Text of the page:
If you record your trademark (or copyright) registration with CBP, they will cross reference branded products crossing the US border against the CBP database. If there is a hit, CBP will freeze the products at the border and notify you as the registrant to confirm if they are your products or if you authorized the import of products that use your brand. This is a great tool that is often overlooked. Why let the products hit the market when CBP can freeze them at the border?
5. Not using an Attorney to Protect your Intellectual Property
For most start ups and independent entrepreneurs, budget is a primary consideration. Most business owners know they need to protect their IP, but often do not prioritize the budget to hire competent counsel to navigate the application processes to secure the applicable registrations. This can be fatal to your IP protection years down the road. Compared to patent applications, trademark and copyright applications are not overly complex for applicants to prepare on their own. However, knowing what and why certain information goes into an application can be critical to maintaining the validity of your rights.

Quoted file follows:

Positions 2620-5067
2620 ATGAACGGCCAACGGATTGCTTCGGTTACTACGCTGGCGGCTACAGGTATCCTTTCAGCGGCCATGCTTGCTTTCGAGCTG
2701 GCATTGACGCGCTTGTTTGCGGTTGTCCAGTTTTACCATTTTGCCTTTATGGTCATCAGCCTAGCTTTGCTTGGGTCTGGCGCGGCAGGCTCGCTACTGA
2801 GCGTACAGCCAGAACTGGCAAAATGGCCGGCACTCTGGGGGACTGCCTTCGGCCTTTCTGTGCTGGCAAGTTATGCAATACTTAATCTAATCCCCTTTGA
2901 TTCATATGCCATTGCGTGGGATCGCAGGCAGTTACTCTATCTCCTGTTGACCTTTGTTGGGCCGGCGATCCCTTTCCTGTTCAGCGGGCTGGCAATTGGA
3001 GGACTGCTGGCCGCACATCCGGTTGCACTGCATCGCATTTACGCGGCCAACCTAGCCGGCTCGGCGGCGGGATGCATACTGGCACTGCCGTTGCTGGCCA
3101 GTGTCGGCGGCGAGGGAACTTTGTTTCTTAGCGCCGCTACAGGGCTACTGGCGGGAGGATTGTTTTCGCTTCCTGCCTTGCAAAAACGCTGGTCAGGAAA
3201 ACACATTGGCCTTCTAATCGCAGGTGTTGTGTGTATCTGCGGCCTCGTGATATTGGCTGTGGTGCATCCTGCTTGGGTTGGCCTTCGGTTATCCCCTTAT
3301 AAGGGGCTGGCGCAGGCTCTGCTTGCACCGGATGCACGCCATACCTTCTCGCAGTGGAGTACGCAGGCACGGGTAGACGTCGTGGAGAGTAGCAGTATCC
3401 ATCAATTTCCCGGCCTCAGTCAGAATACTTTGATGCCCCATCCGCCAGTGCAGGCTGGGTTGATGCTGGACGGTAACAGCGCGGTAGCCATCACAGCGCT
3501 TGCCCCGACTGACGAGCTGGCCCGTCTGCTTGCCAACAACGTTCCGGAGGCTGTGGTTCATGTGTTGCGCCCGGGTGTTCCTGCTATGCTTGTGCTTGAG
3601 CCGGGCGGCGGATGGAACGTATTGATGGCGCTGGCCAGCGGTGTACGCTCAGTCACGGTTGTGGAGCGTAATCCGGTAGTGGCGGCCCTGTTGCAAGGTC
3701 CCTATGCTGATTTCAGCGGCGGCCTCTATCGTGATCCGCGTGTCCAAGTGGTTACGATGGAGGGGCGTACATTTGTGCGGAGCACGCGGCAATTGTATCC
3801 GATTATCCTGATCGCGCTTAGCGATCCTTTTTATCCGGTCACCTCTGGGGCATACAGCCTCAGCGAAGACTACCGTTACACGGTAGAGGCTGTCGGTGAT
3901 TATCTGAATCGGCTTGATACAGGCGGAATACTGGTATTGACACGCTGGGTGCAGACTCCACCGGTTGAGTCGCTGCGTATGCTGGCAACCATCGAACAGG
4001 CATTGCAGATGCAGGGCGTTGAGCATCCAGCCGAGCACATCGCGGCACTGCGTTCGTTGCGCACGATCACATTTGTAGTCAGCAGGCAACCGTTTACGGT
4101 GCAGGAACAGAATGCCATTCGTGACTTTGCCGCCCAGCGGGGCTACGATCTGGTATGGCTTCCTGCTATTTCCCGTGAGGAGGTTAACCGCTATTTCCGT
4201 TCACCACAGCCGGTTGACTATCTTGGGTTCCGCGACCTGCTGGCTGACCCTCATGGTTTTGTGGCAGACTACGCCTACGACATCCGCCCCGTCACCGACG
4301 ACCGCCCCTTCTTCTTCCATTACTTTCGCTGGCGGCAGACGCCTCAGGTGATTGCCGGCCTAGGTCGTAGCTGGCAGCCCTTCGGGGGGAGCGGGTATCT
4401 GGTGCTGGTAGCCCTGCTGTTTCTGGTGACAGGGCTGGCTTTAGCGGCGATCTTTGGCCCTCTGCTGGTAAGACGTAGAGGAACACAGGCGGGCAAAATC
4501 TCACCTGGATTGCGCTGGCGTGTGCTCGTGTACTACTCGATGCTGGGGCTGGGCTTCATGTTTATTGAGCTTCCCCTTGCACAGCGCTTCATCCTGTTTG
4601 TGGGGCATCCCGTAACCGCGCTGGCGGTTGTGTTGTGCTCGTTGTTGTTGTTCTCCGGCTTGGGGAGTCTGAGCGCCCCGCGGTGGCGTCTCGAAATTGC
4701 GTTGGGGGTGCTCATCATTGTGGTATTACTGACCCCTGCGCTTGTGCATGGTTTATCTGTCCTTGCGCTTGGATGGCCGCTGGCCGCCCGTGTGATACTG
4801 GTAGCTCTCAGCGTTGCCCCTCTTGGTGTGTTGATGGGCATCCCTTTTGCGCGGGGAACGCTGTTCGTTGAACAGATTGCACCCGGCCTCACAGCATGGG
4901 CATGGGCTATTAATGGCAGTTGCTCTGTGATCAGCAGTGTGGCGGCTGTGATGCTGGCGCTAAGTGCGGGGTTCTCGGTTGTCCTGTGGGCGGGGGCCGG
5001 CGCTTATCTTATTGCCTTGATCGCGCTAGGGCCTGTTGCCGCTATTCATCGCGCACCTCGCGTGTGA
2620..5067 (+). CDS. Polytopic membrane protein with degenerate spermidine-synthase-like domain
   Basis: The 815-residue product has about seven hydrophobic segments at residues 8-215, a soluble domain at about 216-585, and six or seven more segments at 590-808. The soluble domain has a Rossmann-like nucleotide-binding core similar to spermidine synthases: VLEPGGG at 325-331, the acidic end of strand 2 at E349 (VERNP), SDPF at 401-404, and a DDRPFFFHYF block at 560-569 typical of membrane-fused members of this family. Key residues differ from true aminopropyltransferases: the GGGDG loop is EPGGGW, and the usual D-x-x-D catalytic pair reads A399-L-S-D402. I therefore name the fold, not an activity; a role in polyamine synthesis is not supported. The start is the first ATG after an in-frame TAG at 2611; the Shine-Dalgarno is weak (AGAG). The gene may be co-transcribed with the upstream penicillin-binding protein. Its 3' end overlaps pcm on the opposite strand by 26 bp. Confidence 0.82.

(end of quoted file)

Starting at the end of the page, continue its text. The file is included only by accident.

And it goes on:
For example, you prepare and file a trademark application for the brand ABC, owned by the ABC Company. You state in the trademark application that the brand ABC was first used in commerce on January 1, 2022. That is the date your formed ABC Company with the state. But you started selling products with the brand ABC on June 1, 2022, six months later. The sworn statement you made to the federal government was inaccurate. The USPTO is unlikely to catch the issue as they accept your sworn statement. But when you enforce your trademark registration against an infringer harming your business, it may be grounds to invalidate your trademark registration. Then you are left with common law rights. An attorney will ask questions so you understand the legal implications of your answers in a trademark application.
For any questions about your Intellectual Property questions, please contact Greg below:
Greg M. Popowitz, Esq.
Board Certified in Intellectual Property Law
Registered Patent Attorney
100 SE 2nd Street, Suite 3105
Miami, Florida 33131